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CTI music ministry set to host concert in Willmar, Minn.

CTI 14:22 members Wyatt Girton, from left, Nolan Nordlund, Matt Midthun and Kara Fortney perform in Taiwan. (Submitted photo)

After nine-months of national and international touring to support mission and ministry through the impact of music, two CTI Music Ministry teams, comprised of 14 members, will culminate their servant hood during a final concert June 12 at 7 p.m.

With 350 performances in 357 days, including in two Canadian provinces and three weeks in Hong Kong and Taiwan, the teams, "CTI 14:21 and CTI 14:22," will perform one last time as part of the 2010-2011 full-time program in the Epicenter at Willmar Assembly of God.

Named after the biblical passages of Acts 14:21-22, the teams will perform as one group and then "pass the torch" to the summer teams who will begin three months of performing, CTI Booking Assistant Russell Weller said.

"It's a really neat way to wrap up the fulltime year of touring to do it right here in Willmar," Weller said. "It's a really neat opportunity to have them share something they have experienced on the road and we always want to open that up to the community."

So after months of traveling and sharing their message, the two CTI teams, formerly known as Carpenters Tools International, will transition to the three summer groups that arrived June 7 in Willmar. CTI Executive Director Chris Reed said nine fulltime members went through a weeklong training to help lead the music ministry teams overseas.

three team, comprised of 26 total members, will spend about four weeks in Hong Kong, Taiwan and Singapore after they leave the U.S. June 21. second group of teams, with 23 members, will travel to Guatemala and Honduras leaving July 21st.

"Now is a very exciting time because everybody gets to meet the people you will work with from all over the country and be able to see them all come together in one place," Reed said.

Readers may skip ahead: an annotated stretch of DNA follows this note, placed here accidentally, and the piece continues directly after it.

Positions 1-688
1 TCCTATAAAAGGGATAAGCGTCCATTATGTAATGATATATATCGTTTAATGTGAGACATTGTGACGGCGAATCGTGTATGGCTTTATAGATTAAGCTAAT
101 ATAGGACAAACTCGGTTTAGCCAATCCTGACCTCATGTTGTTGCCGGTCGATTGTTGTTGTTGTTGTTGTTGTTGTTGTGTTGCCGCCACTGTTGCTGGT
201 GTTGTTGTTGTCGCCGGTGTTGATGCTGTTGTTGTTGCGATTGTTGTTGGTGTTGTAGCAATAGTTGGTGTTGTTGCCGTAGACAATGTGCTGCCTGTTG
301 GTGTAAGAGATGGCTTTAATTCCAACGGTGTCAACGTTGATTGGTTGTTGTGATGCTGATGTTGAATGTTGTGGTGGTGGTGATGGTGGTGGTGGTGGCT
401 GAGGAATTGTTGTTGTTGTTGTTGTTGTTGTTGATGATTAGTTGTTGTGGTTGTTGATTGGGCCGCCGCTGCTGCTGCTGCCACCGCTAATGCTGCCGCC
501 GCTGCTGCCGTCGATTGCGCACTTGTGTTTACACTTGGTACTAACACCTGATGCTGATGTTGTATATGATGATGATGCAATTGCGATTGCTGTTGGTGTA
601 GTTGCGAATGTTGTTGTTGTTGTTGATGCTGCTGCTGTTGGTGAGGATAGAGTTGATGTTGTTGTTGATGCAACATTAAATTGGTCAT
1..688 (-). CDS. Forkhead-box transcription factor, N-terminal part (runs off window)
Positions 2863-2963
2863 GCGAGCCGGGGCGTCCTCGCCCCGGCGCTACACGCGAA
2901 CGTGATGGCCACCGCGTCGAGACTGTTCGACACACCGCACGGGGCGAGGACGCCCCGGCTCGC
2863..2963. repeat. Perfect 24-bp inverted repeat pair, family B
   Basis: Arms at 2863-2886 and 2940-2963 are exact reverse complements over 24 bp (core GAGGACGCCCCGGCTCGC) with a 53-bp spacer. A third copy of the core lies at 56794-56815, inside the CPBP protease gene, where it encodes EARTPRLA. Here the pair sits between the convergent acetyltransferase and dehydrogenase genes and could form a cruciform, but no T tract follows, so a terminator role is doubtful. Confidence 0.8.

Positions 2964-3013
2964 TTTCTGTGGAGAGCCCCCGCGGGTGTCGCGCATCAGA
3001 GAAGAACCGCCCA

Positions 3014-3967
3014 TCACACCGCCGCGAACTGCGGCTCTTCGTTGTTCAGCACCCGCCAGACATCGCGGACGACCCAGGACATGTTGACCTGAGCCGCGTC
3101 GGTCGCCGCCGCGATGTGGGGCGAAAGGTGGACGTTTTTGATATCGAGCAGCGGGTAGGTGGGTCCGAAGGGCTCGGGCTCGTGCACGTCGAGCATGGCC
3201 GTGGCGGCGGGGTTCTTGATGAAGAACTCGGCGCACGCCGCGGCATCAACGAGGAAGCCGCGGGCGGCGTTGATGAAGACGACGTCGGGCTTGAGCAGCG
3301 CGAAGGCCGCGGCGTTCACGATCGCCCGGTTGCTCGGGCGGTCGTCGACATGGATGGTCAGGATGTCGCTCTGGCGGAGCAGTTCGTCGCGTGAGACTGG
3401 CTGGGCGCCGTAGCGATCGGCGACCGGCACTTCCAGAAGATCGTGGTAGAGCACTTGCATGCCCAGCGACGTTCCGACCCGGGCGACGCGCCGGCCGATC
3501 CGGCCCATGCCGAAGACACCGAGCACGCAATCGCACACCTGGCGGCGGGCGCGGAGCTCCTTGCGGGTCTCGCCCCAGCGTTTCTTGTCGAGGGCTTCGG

CTI, originally a part of the West Central Youth for Christ, has a strong emphasis on local teens and young adults spread the ministry through music.

After the word got out about the ministry, Reed said CTI branched off in the 1970s and became a separate organization as more national and international participants began applying.

Set out to encourage, challenge and share their ministry and the Christian faith, CTI focuses on two large components during every tour.

Reed said the first, the outwork component, is the impact that the ministry has on the people that attend and listen to performances while they also support other ministries involved in Christian outreach.

The second component focuses on how the team members change and develop during the program and "what happens in the lives of team members who take part in it," Reed said.

"Music is this common passion that draws us together," Reed said. "We are encouraging each other to be more like the one we serve."

By providing the opportunity for young adults to experience Christ through music, Reed said CTI Music Ministry has created a large network of young adults who foster their beliefs and spread the word to many across the world.

"We try to give them the tools and different aspects as they strive to develop their character and bring them through servant hood and opportunities to share their faith," Reed said. "The big thing is mobilizing them in partnership with the church."

To get involved with either the fulltime or summertime programs, Reed said the best way is to go on CTI's website,, and read through what CTI has to offer.

Reed said a majority of team members include young adults that have seen CTI teams before.

Willmar area residents wanting to help with CTI can also go online where they can sign up to help in many capacities including hosting a program participant during their stay in Willmar.

"Our relationship with host families has built over time," Reed said. "We live and die by volunteers in town which have grown up with us over the years."

The culminating concert for the two teams, and beginning concert for three, is set to communicate to the area what CTI is, Reed said. Concert goers will get a sense of the ministry as it's "not a representation of what we do, but a celebration and a continuing challenge of those doing it," Reed said.